The ETO Consortium, a network comprised by a large number of CSOs and academics interested in human rights promotion and protection, has published a new report entitled Twelve Reasons to Strengthen Extraterritorial Human Rights Obligations. The report argues that in order to overcome a deep crisis of confidence and to remain or become legitimate, States have to rediscover the primacy of human rights. Moreover they have to throw overboard some legal and doctrinal misunderstandings that have helped to curtail the powers of human rights in the past – one of them the attempted reduction of States obligations to territory.
July 11, 2013 | ETO Consortium
Twelve Reasons to Strengthen Extraterritorial Human Rights Obligations
From the Report:
Universality of human rights means that human rights are not something restricted or limited. Moreover universality indicates that human rights are the same everywhere, for everyone, at any time. Human rights are essentially a claim to the enjoyment of “content” – be it freedom from torture, an adequate standard of living, etc.. As this claim is universal, not restricted or limited, it is made against all fellow human beings and their institutions. In particular the claim is not limited to the fellow human beings or institutions in a certain territory.
The claim turns other people or institutions into duty-bearers carrying obligations. One of these obligations is not to impair the content of the human right – i.e. not to torture, not to threaten or destroy people's adequate standard of living, etc.. The early pronouncements including the Universal Declaration of 1948 proclaimed human rights with a focus on their content without elaborating much on the duty-holders and their obligations. It was clear, however, already in documents of the 18th century that the purpose of governments is to secure the content of these human rights. In modern human rights terminology we would say that States have to protect human rights against third parties and to fulfil them, once the rights-holder failed to enjoy the content to which he or she has a claim.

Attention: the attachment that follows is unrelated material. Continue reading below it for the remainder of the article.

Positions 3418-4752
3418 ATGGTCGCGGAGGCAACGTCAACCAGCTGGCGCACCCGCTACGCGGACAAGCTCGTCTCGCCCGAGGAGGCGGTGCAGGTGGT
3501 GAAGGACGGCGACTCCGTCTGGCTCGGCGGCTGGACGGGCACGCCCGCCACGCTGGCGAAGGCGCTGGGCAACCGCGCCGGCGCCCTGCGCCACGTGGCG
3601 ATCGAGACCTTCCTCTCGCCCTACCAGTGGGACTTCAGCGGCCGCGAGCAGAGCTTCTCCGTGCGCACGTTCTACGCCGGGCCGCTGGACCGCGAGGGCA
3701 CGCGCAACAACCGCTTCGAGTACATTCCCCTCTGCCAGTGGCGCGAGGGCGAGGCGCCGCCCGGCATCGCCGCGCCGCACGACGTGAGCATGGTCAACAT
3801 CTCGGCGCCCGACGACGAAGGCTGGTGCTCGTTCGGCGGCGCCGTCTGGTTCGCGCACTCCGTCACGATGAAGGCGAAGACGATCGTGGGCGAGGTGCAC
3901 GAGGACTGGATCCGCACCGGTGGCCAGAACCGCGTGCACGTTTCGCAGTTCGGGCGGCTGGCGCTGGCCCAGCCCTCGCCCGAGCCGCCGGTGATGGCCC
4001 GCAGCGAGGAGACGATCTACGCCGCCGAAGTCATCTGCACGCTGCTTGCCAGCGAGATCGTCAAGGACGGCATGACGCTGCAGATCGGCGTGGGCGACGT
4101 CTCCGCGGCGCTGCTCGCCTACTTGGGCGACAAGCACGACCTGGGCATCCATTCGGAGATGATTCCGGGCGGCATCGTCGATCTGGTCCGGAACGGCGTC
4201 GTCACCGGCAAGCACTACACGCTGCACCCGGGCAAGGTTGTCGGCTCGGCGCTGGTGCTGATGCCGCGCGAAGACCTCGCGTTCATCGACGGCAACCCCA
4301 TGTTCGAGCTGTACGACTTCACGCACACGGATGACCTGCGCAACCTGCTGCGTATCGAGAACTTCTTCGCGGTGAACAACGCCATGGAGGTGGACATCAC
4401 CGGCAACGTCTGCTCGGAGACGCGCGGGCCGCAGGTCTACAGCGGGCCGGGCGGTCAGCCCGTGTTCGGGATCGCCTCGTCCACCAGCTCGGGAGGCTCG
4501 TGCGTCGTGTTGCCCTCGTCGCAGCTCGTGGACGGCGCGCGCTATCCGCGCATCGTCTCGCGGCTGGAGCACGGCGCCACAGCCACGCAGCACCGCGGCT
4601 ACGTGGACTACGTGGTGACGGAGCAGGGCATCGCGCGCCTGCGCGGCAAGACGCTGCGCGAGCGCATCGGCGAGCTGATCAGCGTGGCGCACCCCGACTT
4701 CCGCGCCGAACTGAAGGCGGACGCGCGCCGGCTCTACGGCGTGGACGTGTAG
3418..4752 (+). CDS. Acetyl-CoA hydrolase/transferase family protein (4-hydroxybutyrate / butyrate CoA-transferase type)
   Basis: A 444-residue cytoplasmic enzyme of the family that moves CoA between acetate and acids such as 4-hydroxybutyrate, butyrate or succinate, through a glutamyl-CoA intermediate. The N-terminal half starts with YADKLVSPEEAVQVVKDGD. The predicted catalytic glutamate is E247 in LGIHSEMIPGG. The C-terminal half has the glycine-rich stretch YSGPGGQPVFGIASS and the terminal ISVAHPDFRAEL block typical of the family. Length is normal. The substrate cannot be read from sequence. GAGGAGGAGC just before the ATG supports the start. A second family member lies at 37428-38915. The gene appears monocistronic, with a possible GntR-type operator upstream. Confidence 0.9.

Governments are thus instituted to protect and fulfil human rights. Claims under human rights being universal means they are in principle claims against all institutions, and hence against all governments. It is commonly understood that it is the person's home State that has to take – to the maximum of its available possibilities – the measures necessary to protect and fulfil the right in question. Whether these measures are sufficient to meet the claim that the right be protected or fulfilled is a contingent matter. For protect-obligations it depends on the degree of involvement of foreign actors and the needs for foreign States to get involved to protect the right. For fulfil-obligations it is entailed by the possibilities of foreign States to close the gaps in national fulfilment systems. With international relations becoming increasingly dense over the past two decades, the needs for foreign States to get involved in order to protect of fulfil human rights has dramatically increased. This implies that the claims under a person's human right increasingly involve States besides their own. For these foreign States the implied obligations are extraterritorial obligations. Altogether universality implies claims that increasingly trigger extraterritorial obligations.
Under the protect obligation, States have to protect people against business practices and economic models that abuse their human rights. It is hard for States to implement this obligation in economies that produce and reproduce human rights abuses – and at a time where economies extend beyond territory. For this matter States have to foster economies that care about people – caring economies. Under the fulfill obligation, States have to make sure that people who are not in enjoyment of economic, social or cultural rights, are provided the respective content as soon as possible. This is not possible without constant sharing of resources and income from resources. States have to institutionalize the sharing and make it obligatory. Social programs in particular are not to be based on the States taking out loans, but on a redistribution of resources and income. States must therefore foster sharing economies in order to meet their fulfill-obligations.